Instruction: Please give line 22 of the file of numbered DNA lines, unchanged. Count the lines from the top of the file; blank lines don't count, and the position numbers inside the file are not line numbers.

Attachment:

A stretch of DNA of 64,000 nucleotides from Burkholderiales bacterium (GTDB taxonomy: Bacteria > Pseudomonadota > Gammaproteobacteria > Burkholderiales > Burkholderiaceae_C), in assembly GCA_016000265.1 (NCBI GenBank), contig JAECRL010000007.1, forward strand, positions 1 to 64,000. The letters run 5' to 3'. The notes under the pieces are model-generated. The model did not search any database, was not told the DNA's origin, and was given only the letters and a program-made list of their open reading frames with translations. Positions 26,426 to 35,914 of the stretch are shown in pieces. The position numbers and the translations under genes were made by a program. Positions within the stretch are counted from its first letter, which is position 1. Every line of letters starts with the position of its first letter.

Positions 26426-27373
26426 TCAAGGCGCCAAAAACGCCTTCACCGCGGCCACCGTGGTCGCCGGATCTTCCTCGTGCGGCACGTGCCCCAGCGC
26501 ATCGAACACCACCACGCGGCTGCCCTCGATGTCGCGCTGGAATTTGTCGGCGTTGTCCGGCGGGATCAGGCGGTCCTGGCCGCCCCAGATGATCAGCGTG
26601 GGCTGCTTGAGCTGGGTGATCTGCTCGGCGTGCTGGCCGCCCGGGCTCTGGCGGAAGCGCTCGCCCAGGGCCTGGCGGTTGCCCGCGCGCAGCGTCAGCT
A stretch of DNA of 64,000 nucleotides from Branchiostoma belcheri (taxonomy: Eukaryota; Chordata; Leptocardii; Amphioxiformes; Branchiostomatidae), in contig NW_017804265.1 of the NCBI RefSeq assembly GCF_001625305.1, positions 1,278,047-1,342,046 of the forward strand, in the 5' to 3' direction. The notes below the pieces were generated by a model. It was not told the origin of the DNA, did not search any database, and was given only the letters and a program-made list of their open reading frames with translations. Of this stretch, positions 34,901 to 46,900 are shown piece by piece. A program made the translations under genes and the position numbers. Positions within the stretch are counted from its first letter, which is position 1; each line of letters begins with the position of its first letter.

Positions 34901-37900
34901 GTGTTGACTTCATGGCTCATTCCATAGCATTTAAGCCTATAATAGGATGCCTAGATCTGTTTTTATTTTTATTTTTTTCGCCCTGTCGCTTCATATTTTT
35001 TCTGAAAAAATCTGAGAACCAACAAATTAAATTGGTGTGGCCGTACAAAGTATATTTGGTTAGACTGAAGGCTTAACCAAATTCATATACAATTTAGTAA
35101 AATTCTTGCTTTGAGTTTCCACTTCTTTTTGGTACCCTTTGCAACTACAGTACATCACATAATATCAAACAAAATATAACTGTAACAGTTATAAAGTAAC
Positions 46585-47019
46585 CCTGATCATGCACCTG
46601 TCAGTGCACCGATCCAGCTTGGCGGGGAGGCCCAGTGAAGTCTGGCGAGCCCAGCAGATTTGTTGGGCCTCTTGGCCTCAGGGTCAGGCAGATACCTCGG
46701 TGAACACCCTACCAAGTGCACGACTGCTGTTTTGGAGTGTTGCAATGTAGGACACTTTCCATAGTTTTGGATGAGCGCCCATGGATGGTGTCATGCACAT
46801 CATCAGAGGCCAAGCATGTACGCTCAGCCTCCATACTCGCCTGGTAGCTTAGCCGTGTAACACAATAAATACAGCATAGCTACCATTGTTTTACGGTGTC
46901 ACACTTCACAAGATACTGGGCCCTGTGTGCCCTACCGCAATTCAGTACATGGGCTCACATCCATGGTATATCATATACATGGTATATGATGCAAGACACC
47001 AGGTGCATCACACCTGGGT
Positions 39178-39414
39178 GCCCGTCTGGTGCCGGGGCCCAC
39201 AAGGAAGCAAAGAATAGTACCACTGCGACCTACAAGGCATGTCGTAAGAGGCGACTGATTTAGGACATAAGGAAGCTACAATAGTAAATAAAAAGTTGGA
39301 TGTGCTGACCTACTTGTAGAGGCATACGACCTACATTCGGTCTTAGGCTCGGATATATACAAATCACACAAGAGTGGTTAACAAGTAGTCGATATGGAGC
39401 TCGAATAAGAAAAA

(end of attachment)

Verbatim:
39401 TCGAATAAGAAAAA